Wednesday, February 22, 2012

Pepita Coconut Granola

Just pumpkin seeds and coconut chips.  Amazing flavor and crunch!
The grain-free life feels too good to go back to blood-sugar-spiking grains and sugars.  But now and then I grow nostalgic for something toasty and crunchy. 

When thinking about this recipe, I had planned to add other things ... perhaps nuts or spices.  But this two-ingredient granola was so perfect that I just stopped! 

Just like with other granolas, it can be used to top a bowl of berries and yogurt, or to add crunch to a sliced banana.  You can douse it with Pure Eire milk or cream, if you eat dairy.  Or just eat the dang stuff by itself!

You can adjust the amounts given to suit your taste.  Our local health food stores carry pumpkin seeds in the refrigerated section.  I find the coconut chips at Yokes in the Nature's Pantry section.

2 cups raw pepitas (pumpkin seeds)
1 cup unsweetened coconut flakes (also called coconut chips) or shredded coconut

In a large dry skillet over medium heat, toast pumpkin seeds, stirring/shaking frequently (read:  Don't walk away) until you hear one of the seeds pop

Add the coconut, stir, and continue toasting.  The seeds should continue to pop, and the seeds and coconut should become toasty golden brown.

Remove from heat and let cool completely. Store in covered container.

Alternatively, you can toast the pumpkin seeds and coconut separately, stirring watchfully until each reaches a perfect golden state.

Monday, February 20, 2012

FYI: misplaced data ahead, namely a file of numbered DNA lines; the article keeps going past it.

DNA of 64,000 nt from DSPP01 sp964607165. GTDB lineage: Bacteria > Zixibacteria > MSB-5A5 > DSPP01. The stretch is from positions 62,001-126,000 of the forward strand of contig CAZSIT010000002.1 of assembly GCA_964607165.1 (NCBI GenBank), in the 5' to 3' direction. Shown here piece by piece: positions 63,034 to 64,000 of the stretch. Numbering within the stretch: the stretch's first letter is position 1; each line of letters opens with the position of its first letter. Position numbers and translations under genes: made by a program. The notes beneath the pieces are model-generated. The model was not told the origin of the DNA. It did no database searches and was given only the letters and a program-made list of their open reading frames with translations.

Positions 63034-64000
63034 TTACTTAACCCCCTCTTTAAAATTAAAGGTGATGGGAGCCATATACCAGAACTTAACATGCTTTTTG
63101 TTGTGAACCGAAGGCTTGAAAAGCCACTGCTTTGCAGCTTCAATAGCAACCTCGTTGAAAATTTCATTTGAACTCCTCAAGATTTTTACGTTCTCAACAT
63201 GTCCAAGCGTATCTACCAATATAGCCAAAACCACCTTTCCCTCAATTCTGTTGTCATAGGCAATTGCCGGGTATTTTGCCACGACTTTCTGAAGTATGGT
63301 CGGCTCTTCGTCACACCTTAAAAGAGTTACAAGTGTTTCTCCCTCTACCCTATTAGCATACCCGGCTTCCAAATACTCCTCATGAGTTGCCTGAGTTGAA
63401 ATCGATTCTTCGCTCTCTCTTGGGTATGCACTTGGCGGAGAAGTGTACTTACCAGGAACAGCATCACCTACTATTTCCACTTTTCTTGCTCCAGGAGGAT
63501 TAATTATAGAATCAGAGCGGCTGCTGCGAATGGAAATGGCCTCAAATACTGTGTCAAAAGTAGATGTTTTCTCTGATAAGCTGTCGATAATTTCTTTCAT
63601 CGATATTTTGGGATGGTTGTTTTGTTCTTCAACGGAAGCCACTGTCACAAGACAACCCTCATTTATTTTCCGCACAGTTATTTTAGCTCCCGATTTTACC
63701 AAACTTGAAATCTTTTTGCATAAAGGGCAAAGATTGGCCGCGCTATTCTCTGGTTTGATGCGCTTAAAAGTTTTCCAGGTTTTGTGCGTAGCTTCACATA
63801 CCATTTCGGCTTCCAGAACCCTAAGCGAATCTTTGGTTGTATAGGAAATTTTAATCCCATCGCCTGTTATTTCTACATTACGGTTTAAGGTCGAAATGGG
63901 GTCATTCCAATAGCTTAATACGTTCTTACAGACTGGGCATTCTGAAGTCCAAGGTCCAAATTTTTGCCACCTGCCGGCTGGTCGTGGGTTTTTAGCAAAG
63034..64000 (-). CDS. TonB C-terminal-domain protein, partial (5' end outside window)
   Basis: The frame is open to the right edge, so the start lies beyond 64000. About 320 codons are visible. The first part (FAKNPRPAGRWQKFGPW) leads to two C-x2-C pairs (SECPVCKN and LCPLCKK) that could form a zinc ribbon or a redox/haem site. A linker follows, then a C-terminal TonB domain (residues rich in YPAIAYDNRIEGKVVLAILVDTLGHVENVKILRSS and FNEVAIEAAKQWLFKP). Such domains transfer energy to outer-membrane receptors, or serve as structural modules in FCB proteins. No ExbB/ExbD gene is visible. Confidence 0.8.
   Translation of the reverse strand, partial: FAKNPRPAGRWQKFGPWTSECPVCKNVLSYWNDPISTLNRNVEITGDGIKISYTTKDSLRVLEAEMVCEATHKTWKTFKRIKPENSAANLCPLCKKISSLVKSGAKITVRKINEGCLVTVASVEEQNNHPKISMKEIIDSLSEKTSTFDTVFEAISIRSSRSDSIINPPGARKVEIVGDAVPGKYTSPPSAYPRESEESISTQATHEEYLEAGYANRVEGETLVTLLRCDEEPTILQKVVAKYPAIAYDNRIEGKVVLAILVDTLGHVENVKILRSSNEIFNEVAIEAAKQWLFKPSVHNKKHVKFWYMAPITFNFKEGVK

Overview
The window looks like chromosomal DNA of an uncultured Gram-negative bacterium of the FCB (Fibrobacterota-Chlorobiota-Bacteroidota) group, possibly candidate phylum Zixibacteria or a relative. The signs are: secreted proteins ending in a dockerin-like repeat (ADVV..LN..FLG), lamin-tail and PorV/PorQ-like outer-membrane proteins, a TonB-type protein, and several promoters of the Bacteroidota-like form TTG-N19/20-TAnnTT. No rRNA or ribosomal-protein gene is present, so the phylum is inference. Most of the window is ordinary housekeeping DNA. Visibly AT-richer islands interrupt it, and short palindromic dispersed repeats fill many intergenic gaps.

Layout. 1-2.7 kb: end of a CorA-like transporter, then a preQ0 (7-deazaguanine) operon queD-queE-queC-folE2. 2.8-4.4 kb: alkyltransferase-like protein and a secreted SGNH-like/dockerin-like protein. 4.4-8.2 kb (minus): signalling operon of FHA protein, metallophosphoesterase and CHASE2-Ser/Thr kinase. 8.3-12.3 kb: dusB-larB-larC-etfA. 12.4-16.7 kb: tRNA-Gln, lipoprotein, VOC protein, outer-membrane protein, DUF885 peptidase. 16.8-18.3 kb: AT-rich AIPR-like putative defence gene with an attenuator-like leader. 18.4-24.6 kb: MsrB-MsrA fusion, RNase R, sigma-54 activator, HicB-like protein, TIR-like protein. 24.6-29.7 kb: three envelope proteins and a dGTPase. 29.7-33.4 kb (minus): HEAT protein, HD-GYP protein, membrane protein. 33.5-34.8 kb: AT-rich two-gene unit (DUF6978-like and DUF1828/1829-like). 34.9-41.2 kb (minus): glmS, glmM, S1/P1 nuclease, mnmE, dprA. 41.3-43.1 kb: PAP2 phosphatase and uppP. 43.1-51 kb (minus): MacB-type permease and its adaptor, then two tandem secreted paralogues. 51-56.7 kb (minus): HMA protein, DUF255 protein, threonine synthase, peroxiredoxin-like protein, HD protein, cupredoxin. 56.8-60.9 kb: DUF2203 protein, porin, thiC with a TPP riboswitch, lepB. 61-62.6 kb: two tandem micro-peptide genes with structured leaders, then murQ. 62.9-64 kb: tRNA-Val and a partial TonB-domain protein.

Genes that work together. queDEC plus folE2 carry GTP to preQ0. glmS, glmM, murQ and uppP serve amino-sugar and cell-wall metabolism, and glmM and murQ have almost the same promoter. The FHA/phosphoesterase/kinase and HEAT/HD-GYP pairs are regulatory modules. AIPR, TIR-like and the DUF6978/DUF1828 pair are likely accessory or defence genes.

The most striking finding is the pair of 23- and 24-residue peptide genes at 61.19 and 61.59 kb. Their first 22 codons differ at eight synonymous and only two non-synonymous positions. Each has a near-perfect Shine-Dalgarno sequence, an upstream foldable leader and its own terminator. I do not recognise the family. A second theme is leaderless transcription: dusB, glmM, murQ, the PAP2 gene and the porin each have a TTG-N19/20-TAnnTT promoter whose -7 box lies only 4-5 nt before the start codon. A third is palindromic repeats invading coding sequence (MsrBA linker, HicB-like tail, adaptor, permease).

2012: Winter CSA Boxes 6 and 7

Winter CSA Box 6

Winter CSA Box 7
Box 6 contained a gnarly horseradish root that I am still meditating about.  Beets, spinach, arugula, red delicious apples, chili peppers and lentils completed the lineup.  The lentils (petite brown) were gifted to a friend.

Box 7 delighted me with TWO bunches of organic lacinato kale. Kale chips, anyone? The farmer keeps experimenting with dried cannoli beans ... these are not too exciting.  But we have frozen tart cherries from a local orchard, a gorgeous selection of pear varieties, arugula, braising greens, and dried mint. 

After sorting and washing the braising greens, I tossed them into a pot with some ghee, chicken broth, store-bought spinach, and CSA kale, and simmered them for half an hour or so.  I love to tuck a little hank of cooked greens alongside a dinner entree on the plate!  Greens make me smile.

Some of the pears went into a new grain-free version of Leek, Pear and Goat Cheese Tart.  I altered the original recipe by using butter instead of olive oil, and a crust of nut flours and butter instead of wheat flours.

The arugula was snipped and tossed with a little bacon in a skillet of scrambled eggs.  Peppery, tasty and a beautiful.  And hey .... only a little over two months 'til the farmers' markets open!  I am hugely grateful for my CSA farmer, whose produce gets us through the winter so well. 

Thursday, February 16, 2012

Kale Chips Redux

Lacinato kale chips baked to perfection.
The other day at the Northwest Food Hub, a new vendor stood proudly next to his baskets of organic kale chips.  Well, who can resist a kale chip?  One taste, and my mom and I experienced eyebrow-raising awareness that something about these kale chips was different.

I purchased a bag of the chips, and indeed, a perusal of the label showed that this creative chef, of Amerawcan Bistro, had used these ingredients:"Organic kale, organic yellow miso, organic garlic powder, organic onion powder, nutritional yeast."  Most notable was a missing ingredient:  oil.